09 May 2009

Wither DB2?

Where is DB2 going? IBM spent time trying to get Sun/MySql, all the while dallying with PostgreSQL with whom it now seems to have consummated marriage. At the same time, it is pushing MySql. MySql has been available on the iSeries for a few years, and I see a growing (although not a tidal wave) number of listing by IBM for MySql installers/maintenance. It, sort of, doesn't compute.

The enterpriseDB (PostgreSQL) mashup certainly sounds like the way to get MVCC support without having to actually write it, or admit that it was necessary. It is well known that MVCC has advantages for OLTP applications over locker databases. This is the technical reason Oracle (and PostgreSQL) hold such a lead; we'll see how the annual Gartner report goes. SQLServer got "snapshot" isolation in 2005 for just that reason. IBM pulled an IMS rabbit out of its hat instead. Gad.

Looking at the job boards, as I am these days, it is disheartening to see so little DB2/LUW in demand. Fact is, it really is the best locker out there. Its configuration is at least as good as Oracle. There are those in the DB2 community (I won't name names) who feel that IBM is at fault. I concur.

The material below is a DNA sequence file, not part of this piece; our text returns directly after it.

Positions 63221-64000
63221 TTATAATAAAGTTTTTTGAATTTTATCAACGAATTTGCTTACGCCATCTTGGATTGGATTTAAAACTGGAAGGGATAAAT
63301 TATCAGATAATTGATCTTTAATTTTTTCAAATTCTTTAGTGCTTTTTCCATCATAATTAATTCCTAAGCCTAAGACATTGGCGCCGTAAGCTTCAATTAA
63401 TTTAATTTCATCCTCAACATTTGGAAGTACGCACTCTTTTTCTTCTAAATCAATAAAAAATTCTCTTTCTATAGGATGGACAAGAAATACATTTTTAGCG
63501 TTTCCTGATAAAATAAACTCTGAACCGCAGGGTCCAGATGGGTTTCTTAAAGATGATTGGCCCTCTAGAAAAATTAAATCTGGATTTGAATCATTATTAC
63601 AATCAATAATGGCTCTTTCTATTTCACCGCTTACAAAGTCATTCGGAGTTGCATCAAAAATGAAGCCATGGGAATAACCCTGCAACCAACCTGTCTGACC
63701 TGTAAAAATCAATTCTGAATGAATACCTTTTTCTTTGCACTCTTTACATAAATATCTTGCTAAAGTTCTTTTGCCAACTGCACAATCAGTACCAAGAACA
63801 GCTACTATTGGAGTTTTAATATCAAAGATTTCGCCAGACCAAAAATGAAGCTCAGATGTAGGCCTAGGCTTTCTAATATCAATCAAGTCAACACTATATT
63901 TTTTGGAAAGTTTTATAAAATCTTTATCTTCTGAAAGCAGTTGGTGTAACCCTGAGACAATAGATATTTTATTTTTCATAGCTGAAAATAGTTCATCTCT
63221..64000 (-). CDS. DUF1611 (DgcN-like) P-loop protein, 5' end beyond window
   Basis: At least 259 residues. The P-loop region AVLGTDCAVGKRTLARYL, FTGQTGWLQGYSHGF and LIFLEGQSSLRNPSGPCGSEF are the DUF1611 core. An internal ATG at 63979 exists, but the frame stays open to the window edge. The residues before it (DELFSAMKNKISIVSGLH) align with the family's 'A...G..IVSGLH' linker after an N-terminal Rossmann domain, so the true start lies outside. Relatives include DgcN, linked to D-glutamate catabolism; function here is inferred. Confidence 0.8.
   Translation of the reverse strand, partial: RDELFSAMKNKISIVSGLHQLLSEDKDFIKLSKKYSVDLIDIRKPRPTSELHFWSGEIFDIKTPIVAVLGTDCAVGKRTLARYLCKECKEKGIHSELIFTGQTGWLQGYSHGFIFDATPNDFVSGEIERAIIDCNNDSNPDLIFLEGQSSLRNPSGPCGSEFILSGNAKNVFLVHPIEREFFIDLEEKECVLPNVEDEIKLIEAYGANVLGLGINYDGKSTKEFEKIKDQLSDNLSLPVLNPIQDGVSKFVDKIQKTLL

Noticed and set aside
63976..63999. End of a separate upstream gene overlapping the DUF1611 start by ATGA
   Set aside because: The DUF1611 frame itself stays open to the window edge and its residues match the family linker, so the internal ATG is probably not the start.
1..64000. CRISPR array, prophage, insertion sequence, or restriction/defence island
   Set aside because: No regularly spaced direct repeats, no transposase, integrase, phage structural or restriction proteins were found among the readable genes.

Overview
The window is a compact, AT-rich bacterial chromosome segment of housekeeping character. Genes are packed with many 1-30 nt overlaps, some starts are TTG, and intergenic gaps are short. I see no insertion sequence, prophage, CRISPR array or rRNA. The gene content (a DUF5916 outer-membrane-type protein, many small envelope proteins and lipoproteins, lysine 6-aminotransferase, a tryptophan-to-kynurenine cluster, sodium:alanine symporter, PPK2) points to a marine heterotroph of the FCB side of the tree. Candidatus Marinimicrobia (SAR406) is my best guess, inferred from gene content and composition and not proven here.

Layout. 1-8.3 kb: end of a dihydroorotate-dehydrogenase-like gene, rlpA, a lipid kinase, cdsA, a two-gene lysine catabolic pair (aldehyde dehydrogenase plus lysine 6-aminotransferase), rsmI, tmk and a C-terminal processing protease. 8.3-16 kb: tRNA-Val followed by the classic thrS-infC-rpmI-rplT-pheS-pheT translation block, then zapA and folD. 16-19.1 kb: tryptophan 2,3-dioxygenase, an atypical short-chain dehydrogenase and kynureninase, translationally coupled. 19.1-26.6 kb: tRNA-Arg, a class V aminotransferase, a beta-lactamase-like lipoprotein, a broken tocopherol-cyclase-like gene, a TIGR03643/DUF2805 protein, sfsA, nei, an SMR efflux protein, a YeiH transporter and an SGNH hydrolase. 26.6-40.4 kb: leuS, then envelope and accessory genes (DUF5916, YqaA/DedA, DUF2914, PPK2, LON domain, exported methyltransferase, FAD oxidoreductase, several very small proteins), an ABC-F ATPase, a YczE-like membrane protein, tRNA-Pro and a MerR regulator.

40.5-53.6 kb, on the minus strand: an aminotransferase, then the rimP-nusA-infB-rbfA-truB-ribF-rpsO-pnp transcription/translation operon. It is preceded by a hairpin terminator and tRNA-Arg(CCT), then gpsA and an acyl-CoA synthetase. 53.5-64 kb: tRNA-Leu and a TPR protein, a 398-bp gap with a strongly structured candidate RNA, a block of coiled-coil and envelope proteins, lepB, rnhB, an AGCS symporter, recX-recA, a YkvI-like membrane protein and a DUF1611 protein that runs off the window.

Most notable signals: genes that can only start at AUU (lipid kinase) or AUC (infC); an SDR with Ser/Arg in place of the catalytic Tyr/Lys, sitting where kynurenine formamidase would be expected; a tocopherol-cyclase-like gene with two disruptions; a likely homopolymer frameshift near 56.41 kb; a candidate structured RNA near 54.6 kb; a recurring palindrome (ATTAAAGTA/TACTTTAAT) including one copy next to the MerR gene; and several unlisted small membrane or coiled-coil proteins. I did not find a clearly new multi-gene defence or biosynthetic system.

The "free" LUW DB2 is a pain to use. It needn't be; on the other hand, Oracle doesn't make the current version available in its free/community install.

It seems that IBM continues to push the mainframe DB2 installs, which act more like MySql as simple sql parsers fronting the filesystem than as RDBMS, as the source of its market share and revenue. I would dearly love to see true figures on the adoption of DB2 on z/OS. How much is just VSAM file dumps for antique COBOL code versus new or refactored relational datastores for java/ruby/python/etc.?

The situation with LUW is such a pathetic waste. It is so much better than its rivals.

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